Referencing the greatest: reference services and web 2.0

Once a stalwart member of the holy trinity of public services...

Once a stalwart member of the holy trinity of public services librarianship, reference and the reference desk have, over the last few years, gradually become to be seen as an anachronistic relic of our past. Declining statistics and the idea that sitting “waiting for business” is inefficient and a waste of the professional librarian's time seem to be the rationale behind many libraries' decisions to shutter the desk. Yet, as the rise of the catchily named sites such as Quora, Reddit, ChaCha and Google helpouts demonstrate, the need for help or question and answer services has far from disappeared. In fact, as SALALMista, David Nolen points out in his 2010 article, even the anti reference desk movement doesn't negate the value of human to human interaction. Accordingly, this column will look at some of these new web 2.0 reference type services to explore what makes these work, and how libraries can learn from their experiments.

Briefly, Quora, Reddit, ChaCha and Google helpouts provide different forms of online help. Quora is more of a standard Q&A service where users can pose text based questions, which are stored for future reference. Reddit is more like a cross between a social bookmarking service and news curation or aggregator where users can vote for the best links on a topic. ChaCha and Google helpouts offer more of a personal connection. Questions posed through ChaCha are answered by a series of guides who are paid for their work. Google Helpouts uses the power of video conference to connect students with teachers, who may charge for their services.

Different Formats

The first common feature of all these new services is that they are online and function through a mix of crowdsourcing and expertise. Quora and Reddit offer a searchable bulletin board format, while ChaCha is based around users texting in their questions. Google Helpouts uses video conferencing to connect teacher and student.  While, by and large, libraries moved beyond the traditional reference desk to embrace chat and text reference a long time ago, these have kind of been the limit of our online innovations. Various libraries have dabbled with alternatives such as Skype or LibAnswers, or Library DIY but overall our online approaches to reference are a bit clunky still, focused around the librarian as expert model and inversely proportional to the amount of research that happens online. Perhaps this doesn't matter. Perhaps we want to focus on building our library as destination, and excellent new programs such as Office Hours or Jesus Alonso Regalado's Librarian with a Latte are meeting our needs. But, judging by examples of people who are already answering each other's research questions, for example on Foursquare, and the scalability that will probably be involved in educational initiatives of the future, maybe this is should something to which we should be paying more attention.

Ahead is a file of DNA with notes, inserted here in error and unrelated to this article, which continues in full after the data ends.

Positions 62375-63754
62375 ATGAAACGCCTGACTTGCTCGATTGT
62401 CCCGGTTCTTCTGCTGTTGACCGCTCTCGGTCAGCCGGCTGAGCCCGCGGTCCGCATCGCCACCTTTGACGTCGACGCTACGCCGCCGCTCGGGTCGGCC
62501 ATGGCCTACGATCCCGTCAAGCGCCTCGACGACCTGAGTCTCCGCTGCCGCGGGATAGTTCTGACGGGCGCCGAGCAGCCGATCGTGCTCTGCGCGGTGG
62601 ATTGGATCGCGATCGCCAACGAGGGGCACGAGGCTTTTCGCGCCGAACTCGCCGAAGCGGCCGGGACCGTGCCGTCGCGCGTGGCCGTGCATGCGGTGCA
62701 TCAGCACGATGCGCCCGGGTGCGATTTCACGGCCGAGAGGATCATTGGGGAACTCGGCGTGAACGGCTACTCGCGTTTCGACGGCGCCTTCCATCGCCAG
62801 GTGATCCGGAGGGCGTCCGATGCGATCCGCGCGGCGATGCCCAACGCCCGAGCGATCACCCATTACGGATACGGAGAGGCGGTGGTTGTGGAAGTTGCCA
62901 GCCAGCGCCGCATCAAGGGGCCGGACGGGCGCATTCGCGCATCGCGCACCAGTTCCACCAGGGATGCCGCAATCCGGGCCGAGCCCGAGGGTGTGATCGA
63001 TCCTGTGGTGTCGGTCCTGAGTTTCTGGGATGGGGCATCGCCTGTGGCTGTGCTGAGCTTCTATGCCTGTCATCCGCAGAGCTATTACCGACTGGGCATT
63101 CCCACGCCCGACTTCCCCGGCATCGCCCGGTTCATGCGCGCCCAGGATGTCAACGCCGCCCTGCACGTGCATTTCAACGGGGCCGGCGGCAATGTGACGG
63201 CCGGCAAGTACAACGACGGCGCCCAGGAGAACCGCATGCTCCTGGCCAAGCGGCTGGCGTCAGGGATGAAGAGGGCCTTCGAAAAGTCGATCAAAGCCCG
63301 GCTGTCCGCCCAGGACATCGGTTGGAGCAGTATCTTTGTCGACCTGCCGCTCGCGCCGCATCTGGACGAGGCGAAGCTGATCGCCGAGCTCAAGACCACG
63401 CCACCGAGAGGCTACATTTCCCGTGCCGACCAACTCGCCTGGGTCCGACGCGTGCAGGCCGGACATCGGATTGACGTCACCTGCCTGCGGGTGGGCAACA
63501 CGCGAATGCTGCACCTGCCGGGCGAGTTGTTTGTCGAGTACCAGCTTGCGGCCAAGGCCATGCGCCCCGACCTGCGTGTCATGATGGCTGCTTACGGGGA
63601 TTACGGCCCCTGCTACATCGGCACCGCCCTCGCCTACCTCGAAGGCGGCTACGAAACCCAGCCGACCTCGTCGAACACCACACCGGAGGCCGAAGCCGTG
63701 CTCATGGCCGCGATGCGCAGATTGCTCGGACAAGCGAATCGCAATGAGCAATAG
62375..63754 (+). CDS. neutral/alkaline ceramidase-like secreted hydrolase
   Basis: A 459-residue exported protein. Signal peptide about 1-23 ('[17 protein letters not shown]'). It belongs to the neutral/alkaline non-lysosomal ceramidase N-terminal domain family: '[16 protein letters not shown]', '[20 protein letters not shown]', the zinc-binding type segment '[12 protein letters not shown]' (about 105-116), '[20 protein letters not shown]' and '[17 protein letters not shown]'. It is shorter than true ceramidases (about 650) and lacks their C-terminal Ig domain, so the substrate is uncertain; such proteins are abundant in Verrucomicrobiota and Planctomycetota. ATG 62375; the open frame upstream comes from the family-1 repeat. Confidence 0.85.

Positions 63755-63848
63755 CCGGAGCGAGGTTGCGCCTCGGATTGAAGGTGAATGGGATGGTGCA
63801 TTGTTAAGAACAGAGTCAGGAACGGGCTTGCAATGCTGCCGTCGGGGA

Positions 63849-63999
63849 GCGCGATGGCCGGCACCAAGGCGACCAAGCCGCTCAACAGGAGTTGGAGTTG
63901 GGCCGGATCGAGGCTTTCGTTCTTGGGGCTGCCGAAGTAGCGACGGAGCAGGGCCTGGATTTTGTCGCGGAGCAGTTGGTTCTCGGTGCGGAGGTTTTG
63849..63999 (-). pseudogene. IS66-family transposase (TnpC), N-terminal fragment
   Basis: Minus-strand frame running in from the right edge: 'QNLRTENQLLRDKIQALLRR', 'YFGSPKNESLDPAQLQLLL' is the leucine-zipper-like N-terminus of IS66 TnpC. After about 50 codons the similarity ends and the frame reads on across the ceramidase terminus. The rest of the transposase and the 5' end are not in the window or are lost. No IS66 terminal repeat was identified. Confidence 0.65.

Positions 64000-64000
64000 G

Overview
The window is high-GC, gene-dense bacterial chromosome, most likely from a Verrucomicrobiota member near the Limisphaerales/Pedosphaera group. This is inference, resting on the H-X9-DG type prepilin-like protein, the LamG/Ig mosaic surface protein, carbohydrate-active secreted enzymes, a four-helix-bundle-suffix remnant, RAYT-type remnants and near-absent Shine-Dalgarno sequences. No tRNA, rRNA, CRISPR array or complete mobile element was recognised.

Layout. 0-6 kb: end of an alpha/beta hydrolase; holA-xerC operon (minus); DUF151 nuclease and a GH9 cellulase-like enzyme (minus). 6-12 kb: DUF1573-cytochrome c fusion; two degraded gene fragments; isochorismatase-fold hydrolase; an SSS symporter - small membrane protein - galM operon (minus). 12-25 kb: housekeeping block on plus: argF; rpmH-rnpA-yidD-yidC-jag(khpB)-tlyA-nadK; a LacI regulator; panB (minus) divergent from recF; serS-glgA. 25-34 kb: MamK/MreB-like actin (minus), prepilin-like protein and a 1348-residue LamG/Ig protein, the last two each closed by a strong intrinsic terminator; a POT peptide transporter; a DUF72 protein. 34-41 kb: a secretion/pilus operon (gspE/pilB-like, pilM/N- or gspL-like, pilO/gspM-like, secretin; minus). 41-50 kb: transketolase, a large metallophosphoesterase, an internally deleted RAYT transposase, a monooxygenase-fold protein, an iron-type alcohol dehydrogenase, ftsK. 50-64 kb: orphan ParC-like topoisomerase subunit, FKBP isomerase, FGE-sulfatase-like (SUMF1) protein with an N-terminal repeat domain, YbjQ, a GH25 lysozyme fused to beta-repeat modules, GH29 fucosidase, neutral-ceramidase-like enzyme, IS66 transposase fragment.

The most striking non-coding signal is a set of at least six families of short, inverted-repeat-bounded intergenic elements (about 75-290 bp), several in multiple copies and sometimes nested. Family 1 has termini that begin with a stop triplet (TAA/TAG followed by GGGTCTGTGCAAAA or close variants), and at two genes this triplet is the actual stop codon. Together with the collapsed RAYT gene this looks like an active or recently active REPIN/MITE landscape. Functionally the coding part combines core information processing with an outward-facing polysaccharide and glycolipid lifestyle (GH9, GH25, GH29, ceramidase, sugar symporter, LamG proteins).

Another interesting aspect of these tools is their approach to trust and reliability. Quora makes people sign in with their real names (and has some mildly famous users) but people can vote for the answers that are the most helpful or useful. Reddit operates in a similar way though users can also gain link or comment karma for posting particularly popular links. In this way, these sites are reflecting our move from a paper to a networked society, and consequently bigger changes in how we establish authority in the world of Web 2.0. After all, as David Weinberger points out, why we should “trust what one person - with the best of intentions - insists is true when we instead could have a web of evidence, ideas, and argument?” So what has that got to do with librarians, I hear you cry! Surely we're some of the most trustworthy people on the planet, right? Well yes, but the problem is that fewer and fewer students seem to enter university with a knowledge of what librarians do. In a way, perhaps this is where the biggest disconnect within research services lies. None of these new tools and techniques will help if students don't trust us as valued members of their research or social networks or if they have no idea that librarians can help them with research questions. In this way, we need to earn the students' confidence, whether it's by breaking down barriers, explaining what we do, promoting our services, or wearing blue.

Critical Models

These are just two aspects of the new reference services that stand out to me- and that could affect library reference services. It will be interesting to see if any of these services takes off; ChaCha, especially, was launched to great fanfare, but has been far less visible since then. Most importantly, by highlighting these services I don't mean to suggest that they form a model we should pursue uncritically. In fact these services may introduce other unknown dynamics, for example, Reddit and other sites which involve voting, have been shown to be far more attractive to male users. More worryingly, if we push to adopt these business models for our educational purposes we run the risk of deprofessionalizing the profession even further. Instead, critical analysis of technologies can help us think constructively about the goals and the future of our services, with no trendy rebrand required.
Alison Hicks
University of Colorado, Boulder